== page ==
Posted: 01/12/15 17:19
by Dave Mindeman
As the transportation proposals start to shake out at the legislature, let's take a step back and examine the situation.
MnDOT desperately needs a monetary injection. The state has been grossly negligent in keeping up with its transportation obligations. This is an absolute government obligation. Sometimes governments take weak attempts to farm this out to a private sector firm but the results have been disastrous.
So unless we want the roads to crumble, bridges to fall down, and our goods and services grind down to a halt, we have to pay for our transportation system.
And we can't just do this in piecemeal fashion. We need a solid, sustainable revenue stream that we can count on into the future. Roads and bridges will ALWAYS need maintenance. Transit needs to be reliable AND affordable - and that also requires a consistent revenue stream.
It would help in the problem solving process if the House Republicans would acknowledge that. They have been moving there in half measures; mostly because their outstate "constituency" is demanding some action, but rather than actually work for a long term solution, they want to patch it together with one time money and force us to deal with this year after year after year.
That is why the Senate proposal MUST be the starting point.
First let's look at the proposal....
State Senate Democrats proposed a new fuel tax of 6.5 percent per gallon, along with a hike in license tab fees and a one-cent sales tax increase in the seven-county metropolitan area, as a way to raise about $800 million in additional state money every year to upgrade Minnesota's transportation system.
It is important to note that the 6.5 percent sales tax will be at the wholesale level. That doesn't mean the consumer won't be paying it - they will - but it will be reflected in the price at the pump. Gas prices will continue to go up and down while your contribution to paying for the upkeep of roads and bridges is worked into that price without paying it separately. You know your total cost when you pay for that tank of gas.
The hike in license tab fees will be more noticeable. I'm sure we all remember the Ventura rants during his run for governor in regards to the license fees he objected to. One of his first acts was to legislate a reduction in those fees and they have been largely left alone since. However, whether it is gas tax or registration fees - these are clearly user taxes and when it comes to roads and bridges, the users need to be the ones paying the bills.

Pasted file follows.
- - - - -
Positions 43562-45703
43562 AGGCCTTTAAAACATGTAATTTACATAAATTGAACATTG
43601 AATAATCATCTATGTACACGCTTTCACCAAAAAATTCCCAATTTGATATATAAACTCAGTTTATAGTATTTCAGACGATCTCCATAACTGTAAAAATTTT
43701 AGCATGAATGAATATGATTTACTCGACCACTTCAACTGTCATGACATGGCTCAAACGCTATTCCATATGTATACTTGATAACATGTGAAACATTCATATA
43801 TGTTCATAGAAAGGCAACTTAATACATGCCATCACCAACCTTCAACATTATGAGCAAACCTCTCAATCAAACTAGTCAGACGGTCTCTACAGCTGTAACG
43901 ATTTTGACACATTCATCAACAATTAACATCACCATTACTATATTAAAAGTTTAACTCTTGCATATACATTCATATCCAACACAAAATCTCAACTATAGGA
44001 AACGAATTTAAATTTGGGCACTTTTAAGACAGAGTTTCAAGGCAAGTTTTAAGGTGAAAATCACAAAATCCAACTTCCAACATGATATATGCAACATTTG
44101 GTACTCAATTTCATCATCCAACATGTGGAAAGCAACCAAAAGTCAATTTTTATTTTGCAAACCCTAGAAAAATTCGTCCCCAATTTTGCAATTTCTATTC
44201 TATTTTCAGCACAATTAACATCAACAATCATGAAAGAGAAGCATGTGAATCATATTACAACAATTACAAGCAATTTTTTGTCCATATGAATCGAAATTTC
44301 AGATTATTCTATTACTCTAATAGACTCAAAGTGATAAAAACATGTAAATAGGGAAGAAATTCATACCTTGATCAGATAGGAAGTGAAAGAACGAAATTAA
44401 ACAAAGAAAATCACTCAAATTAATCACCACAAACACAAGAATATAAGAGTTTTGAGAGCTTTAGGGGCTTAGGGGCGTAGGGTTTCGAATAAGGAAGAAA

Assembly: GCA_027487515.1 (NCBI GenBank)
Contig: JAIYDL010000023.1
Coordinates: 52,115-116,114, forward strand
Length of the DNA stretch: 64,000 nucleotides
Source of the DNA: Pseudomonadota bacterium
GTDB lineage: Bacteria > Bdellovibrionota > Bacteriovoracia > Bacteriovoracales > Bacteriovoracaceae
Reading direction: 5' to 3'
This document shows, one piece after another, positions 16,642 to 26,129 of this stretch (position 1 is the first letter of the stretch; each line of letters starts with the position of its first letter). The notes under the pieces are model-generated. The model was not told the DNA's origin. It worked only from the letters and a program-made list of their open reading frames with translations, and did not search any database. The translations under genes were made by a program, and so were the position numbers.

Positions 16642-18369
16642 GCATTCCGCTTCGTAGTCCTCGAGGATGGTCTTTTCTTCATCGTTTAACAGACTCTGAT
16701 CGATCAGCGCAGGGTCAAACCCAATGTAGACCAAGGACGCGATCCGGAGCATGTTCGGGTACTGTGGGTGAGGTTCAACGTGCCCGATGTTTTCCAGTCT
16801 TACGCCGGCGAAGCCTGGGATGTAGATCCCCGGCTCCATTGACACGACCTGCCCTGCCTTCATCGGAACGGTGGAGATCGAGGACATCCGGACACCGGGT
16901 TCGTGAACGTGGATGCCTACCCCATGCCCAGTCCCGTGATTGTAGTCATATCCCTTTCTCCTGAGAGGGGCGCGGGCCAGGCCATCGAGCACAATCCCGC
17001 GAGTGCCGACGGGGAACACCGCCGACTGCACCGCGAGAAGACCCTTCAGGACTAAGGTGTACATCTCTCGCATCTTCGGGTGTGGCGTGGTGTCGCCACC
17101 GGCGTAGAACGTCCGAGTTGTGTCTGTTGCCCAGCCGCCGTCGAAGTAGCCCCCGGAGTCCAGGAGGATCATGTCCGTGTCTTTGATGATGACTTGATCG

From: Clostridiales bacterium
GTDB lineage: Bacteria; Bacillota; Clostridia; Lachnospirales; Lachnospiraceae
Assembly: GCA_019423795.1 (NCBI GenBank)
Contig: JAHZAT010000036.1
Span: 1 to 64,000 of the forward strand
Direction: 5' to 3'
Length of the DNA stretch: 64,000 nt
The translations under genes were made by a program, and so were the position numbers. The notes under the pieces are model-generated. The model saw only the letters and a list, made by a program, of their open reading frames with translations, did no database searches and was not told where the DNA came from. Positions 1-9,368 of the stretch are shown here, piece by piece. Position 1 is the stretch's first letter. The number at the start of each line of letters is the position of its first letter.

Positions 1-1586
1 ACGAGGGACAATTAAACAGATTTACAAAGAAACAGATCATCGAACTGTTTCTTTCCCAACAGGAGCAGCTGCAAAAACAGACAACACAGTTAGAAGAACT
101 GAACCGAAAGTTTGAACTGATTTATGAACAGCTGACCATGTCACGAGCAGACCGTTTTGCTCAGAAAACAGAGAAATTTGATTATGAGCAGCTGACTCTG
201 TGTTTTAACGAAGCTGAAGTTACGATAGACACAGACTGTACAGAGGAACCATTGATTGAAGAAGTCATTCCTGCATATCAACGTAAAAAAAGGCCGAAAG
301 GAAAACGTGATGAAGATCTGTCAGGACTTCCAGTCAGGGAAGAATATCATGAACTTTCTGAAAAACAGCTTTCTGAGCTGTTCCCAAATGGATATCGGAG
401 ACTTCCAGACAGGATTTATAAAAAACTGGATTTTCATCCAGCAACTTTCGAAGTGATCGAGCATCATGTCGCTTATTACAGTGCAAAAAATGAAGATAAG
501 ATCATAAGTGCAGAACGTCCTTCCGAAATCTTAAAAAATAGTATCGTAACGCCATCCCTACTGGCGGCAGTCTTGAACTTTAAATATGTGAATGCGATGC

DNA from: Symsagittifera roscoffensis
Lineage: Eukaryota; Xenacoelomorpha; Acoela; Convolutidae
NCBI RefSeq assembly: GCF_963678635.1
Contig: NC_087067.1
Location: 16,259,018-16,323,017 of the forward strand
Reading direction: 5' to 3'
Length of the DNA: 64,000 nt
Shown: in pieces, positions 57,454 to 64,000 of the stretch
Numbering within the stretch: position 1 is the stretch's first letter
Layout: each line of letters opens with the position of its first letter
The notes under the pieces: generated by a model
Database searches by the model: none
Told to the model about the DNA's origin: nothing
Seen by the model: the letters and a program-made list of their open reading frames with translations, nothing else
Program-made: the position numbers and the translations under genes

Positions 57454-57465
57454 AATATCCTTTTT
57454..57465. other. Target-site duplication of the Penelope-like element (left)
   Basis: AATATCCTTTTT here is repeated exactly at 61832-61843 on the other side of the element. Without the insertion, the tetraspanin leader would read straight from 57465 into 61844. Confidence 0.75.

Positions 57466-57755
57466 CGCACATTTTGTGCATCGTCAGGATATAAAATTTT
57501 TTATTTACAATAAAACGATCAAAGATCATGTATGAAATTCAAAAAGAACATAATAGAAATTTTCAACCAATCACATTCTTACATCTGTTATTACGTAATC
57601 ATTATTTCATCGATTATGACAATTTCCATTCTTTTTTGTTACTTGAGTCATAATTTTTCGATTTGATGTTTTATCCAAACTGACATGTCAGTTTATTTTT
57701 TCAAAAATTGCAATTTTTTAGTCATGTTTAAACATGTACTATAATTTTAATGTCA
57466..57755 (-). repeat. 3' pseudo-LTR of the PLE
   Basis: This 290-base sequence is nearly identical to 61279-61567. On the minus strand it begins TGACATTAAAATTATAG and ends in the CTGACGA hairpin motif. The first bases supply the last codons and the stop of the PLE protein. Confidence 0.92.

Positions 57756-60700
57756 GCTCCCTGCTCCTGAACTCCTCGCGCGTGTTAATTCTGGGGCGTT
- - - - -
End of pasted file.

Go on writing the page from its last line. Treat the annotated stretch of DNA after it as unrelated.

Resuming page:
The biggest partisan conflict will be reflected in the metro sales tax increase that would be dedicated to transit.
I hope that all of you in the suburbs are taking note (that especially goes to you in Burnsville/Lakeville - Rep. Roz Peterson's district). The House Republicans have decided that, when it comes to transportation, it will be outstate roads vs. suburban transit. They will not walk and chew gum at the same time - they are going to make this a choice.
So they are going to fight that Metro Sales Tax.....even though, again, it is the users that are paying -- and outstate residents won't have to pay unless they make those metro trips.
But even when it comes to roads and bridges, the House Republican proposal is woefully inadequate. No new revenue - raiding the surplus - and raiding MNDOT's regular funds by blocking transit and moving the money to roads and bridges. And then the total only comes to about $200 million a year for 4 years. That won't even cover road and bridge projects!
Minnesota House Republicans have got to face reality and first admit to the actual problem. We have neglected transportation funding ever since Tim Pawlenty walked into the governor's mansion. And unless we start to actually pay for those needs, we risk stagnating our solid economic growth.
Fund transportation. Sustain that funding. Solve the problem.